Respirator(redirected from Drinker respirator)
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a device that forces the delivery of a gas (air, oxygen, nitrous oxide) to the lungs and ensures the saturation of the blood with oxygen and the removal from the lungs of carbon dioxide gas.
The respirator is connected either to a mask placed on the patient’s face or to an intubator that is introduced into the respiratory tract. The AMBU and the “accordion” are respirators that are worked manually by the physician-anesthesiologist. The AMBU consists of a rubber or plastic pouch with valves at both ends. One valve admits air (oxygen) from outside into the pouch, and the second opens when the pouch is compressed and the gas is forced into the patient’s respiratory tract; exhalation occurs passively. The accordion apparatus forces exhalation as well. Respirators that operate on the basis of compressed gases (as a rule made of metal) are of two types: those that regulate the delivery of air by pressure and those that regulate it by volume. Pressure-regulated delivery (for example, in the DP-1) produces inhalation and exhalation according to the capacity of the lungs into which the gas is blown. When the lung capacity is decreased (with pneumonia, atelectasis), with a consequent increase in resistance, exhalation occurs more rapidly. Respirators that regulate the delivery of air by volume (for example, the Soviet RD-200) always deliver a fixed volume of gas, regardless of the condition of the lungs.
The most widely used in clinical practice are the Soviet electrical respirators that regulate the delivery of air by volume (RO-1, RO-3, RO-5) and permit the maintenance of a precisely fixed volume of delivered gas; when there is a change in a frequency of respiration (inhalation of gases) there is also a change in the per-minute volume of lung ventilation, while the respiratory volume remains constant (fixed). These respirators make for inhalation and exhalation of fixed duration and, by changing the pressure on exhalation, allow for the discharge of any remaining air from the lungs (for example, in bronchial asthma). In some respirators, such as the Engstrom and the AND-2, the perminute frequency lung ventilation is regulated independently of the per-minute volume of lung ventilation, which remains stable. The ROA-1 automatically maintains a per-minute volume of ventilation that provides the normal content of carbon dioxide in the exhaled (alveolar) gas. Respirators for auxiliary ventilation (when respiration is preserved) bring about supplementary inhalation when their volume is decreased (for example, in barbiturate poisoning). This apparatus is attached, as an independent unit, to other stationary respirators, such as the RO-3 and the RO-5.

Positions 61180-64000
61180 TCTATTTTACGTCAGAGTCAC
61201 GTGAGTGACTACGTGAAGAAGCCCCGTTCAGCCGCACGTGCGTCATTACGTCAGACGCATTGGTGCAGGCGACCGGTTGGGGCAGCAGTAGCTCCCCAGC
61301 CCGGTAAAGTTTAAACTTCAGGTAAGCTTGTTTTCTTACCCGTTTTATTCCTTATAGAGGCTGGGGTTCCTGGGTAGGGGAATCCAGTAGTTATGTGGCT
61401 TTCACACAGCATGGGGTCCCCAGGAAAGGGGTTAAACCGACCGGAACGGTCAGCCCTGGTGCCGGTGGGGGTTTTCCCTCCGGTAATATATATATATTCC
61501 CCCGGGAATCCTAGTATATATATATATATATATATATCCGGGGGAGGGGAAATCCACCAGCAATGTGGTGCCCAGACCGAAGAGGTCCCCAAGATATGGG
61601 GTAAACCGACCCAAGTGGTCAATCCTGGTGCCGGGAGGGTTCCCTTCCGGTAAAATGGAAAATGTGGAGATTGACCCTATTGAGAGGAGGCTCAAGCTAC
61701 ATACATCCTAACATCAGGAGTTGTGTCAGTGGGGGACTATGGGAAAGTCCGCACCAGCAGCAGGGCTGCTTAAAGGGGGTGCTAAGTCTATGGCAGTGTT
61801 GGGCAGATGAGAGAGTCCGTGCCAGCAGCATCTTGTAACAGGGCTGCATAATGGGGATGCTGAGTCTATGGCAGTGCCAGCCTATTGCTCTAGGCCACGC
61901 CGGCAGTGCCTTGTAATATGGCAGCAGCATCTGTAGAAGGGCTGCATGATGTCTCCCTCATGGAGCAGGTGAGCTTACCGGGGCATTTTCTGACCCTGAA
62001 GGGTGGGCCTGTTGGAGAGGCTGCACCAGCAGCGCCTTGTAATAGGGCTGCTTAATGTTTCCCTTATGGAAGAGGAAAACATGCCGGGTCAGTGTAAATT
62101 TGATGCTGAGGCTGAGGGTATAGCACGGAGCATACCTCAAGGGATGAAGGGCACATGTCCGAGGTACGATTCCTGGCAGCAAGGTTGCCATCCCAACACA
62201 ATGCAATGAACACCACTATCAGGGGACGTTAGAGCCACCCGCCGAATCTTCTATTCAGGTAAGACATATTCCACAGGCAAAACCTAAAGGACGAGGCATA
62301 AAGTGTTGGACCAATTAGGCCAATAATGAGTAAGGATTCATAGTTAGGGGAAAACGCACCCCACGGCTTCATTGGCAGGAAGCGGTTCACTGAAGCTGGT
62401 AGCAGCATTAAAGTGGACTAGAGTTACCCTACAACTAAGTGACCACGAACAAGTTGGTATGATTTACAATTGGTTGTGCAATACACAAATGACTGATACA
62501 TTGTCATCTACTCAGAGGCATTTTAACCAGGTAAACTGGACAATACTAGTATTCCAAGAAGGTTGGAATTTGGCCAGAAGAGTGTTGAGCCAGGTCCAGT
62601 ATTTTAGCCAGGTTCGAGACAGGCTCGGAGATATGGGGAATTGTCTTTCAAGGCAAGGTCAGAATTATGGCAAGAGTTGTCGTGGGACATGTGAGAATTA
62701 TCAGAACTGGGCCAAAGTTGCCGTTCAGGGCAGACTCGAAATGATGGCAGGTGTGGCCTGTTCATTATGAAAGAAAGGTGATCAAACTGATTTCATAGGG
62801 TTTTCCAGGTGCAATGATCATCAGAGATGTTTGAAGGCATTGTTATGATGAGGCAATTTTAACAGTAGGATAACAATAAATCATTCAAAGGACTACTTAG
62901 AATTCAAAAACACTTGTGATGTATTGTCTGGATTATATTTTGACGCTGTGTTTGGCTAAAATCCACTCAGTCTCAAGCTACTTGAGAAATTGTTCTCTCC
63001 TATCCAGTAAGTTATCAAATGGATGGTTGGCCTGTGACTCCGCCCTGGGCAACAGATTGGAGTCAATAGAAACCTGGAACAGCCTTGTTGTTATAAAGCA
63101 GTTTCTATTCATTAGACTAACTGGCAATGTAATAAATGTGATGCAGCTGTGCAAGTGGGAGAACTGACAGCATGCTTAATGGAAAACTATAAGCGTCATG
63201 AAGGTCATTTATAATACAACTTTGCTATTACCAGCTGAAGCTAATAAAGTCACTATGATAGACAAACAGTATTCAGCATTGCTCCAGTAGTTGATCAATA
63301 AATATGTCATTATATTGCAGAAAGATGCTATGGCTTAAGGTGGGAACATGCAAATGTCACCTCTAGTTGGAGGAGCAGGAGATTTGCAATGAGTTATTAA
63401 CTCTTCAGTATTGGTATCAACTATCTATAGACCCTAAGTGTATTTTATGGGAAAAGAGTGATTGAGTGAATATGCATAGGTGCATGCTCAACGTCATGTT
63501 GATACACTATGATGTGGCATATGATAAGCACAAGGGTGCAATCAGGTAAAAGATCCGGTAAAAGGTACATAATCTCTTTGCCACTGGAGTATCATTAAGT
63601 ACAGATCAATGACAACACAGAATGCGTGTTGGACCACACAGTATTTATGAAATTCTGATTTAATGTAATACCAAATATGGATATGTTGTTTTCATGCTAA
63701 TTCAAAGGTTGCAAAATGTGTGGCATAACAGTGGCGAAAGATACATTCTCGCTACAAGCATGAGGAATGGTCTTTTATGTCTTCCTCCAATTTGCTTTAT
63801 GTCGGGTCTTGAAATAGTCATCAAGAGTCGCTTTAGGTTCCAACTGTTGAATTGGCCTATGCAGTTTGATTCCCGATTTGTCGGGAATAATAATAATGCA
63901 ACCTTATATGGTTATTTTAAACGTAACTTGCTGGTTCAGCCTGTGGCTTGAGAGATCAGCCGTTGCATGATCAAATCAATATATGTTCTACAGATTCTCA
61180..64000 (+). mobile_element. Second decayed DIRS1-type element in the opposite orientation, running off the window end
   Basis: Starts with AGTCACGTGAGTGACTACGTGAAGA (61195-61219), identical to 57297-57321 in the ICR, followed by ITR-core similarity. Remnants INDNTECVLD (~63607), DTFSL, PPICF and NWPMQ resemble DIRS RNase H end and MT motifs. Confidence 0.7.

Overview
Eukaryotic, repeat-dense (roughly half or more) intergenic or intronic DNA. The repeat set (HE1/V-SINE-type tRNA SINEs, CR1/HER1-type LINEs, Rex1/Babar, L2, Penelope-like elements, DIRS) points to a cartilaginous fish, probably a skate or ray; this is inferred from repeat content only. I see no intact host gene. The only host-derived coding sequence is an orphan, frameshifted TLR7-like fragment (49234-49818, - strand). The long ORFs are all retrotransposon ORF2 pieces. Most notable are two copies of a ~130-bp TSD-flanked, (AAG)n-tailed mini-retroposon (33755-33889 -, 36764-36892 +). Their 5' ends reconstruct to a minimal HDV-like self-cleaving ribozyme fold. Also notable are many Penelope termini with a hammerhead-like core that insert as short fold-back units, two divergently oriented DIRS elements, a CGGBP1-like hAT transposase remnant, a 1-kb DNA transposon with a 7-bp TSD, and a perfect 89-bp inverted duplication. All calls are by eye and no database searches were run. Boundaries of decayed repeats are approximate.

T. M. DARBINIAN
an apparatus that protects the respiratory organs from dust and harmful substances. Insulating (tubular or oxygen) respirators are used when the oxygen content of the air is insufficient (less than 16 percent) and when the air is highly contaminated, as during rescue operations at the site of accidents. Filtering respirators, which filter out dust, are lightweight and portable but less efficient than insulating respirators when the air is highly contaminated. Various fibrous materials, such as felt, cotton, corrugated paper, porous cardboard, and natural and synthetic fabrics, are used in respirators to filter out radioactive dust. Hood respirators and face masks as well may be used for this purpose.
The simplest respirator used in the USSR is the Shb-1 Lepestok respiratory mask, which consists of a filtering fabric between two layers of gauze. Widely used in factories and laboratories, this mask affords excellent protection and is very light, weighing about 10 g.